Posted by: orcaweb | June 7, 2017

A delightful detour

We have had yet another interesting and whale-filled week aboard the Brittany Ferries Pont Aven. Perhaps feeling a little spoiled by last week’s fin whale sightings, our expectations had been set very high!

As usual, the sun was shining on our first crossing of the week, through the Bay of Biscay to Santander. As we headed south, we crossed over the continental shelf, and headed into deep waters. It didn’t take long for the first whales of the week to appear- directly ahead of the ship! The Pont Aven sails quickly, at 25 knots or faster, so after shouting and waving excitedly, we focused our attention back to the whales now very close to us. We were lucky to be standing with fellow keen cetacean watchers, as the two whales rolled past us through the water on our starboard (right) side. We were intrigued, these small whales beside us: what were they? A beaked whale? Hearing a cry of CUVIER’S from the watching huddle of binoculars was a fantastic feeling, yet surprising.

We’ve mentioned Cuvier’s beaked whale in previous blogs; the elusive species known to inhabit the canyons in the Southern Bay of Biscay. Here we were, in the Northern Bay, many kilometres away, with two of them right by the ship! They were being typically sneaky, rolling stealthily through the water. So of course, I was running around the deck, making sure everybody’s eyes were on these passing whales. All too soon, they were disappearing into the wake of the ship, and I had missed my opportunity for a photo. I vowed that if we saw any more this week, I wouldn’t miss them again!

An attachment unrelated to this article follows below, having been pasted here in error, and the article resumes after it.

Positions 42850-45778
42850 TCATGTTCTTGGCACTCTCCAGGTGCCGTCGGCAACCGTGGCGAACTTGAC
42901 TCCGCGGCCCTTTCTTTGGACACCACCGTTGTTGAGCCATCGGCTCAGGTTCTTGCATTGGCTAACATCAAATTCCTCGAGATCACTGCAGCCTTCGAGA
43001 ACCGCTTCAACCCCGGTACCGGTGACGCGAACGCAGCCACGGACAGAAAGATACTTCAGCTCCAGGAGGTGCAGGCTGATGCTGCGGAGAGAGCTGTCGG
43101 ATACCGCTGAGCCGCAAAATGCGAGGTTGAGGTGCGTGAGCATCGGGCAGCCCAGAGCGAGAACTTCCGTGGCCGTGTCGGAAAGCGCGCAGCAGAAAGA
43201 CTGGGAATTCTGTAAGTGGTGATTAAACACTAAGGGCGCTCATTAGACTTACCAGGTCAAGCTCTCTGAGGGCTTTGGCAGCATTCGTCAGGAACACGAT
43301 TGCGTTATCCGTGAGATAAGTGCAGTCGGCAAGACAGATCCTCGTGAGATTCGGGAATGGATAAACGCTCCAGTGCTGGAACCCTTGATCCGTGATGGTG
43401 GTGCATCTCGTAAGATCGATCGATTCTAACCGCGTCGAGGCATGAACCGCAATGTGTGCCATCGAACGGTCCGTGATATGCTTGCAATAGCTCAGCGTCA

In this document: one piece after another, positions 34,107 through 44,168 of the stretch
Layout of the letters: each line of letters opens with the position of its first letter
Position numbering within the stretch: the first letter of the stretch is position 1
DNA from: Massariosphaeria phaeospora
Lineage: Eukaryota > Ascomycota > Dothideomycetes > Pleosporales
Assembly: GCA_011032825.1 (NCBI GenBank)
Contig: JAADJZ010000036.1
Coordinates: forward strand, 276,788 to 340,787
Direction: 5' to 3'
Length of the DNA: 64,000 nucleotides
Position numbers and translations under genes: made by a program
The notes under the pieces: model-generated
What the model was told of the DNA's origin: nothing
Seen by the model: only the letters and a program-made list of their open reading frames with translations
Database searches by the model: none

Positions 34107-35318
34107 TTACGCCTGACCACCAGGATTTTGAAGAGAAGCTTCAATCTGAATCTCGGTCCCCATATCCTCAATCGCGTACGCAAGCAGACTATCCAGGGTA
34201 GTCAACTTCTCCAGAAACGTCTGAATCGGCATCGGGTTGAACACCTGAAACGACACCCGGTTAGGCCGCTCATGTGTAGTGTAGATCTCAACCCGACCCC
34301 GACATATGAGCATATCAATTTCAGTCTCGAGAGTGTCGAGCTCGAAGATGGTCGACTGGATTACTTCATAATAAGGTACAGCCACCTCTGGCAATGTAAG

I thanked the lovely common dolphins for saving the day as I snapped away at the hundreds of dolphins darting towards us, eager to play throughout the day.

Our final trip down to Santander proved to be the best of the week. We rushed (or more accurately stumbled half asleep) up onto deck for 5am, keen to spot some dolphins in the sunrise. We were not disappointed when, at 05:20am, we spotted some distant dolphins leaping clear of the water to say good morning: the perfect way to start a day! We saw similar small groups throughout the day, but it was quiet. We have become accustomed to seeing many hundreds of common and striped dolphins on our journeys, so these often distant groups were surprisingly infrequent. We never lose our optimism however, and we were right not to.

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Sophie watching at sunrise

Once again on this trip we were joined by dolphin and whale enthusiasts, including a couple who had done the ORCA marine mammal surveyor training, and as such were keen to spot a whale! I was standing talking to them when suddenly fingers and binoculars were pointing over my shoulder to the stern. Spinning around, I was just in time to catch a glimpse of a distant sperm whale blow. True to form I started yelling, calling Sophie and all the watchers from the port-side to get over here quickly! They all came running over, and a few fast runners were just in time to see the whale blow a couple more time before disappearing out of view. I then had a captive audience and no whale, but nature stepped in to save me, in the form of another whale, this time much closer to the ship. It was a Cuvier’s, clear and bright in the Spanish sun! How fantastically lucky to have so many people, all watching exactly the right place at exactly the right time! Again, I had been talking to so many people, so neglected to snap a picture. I needn’t have worried, for there were plenty more finned friends to come!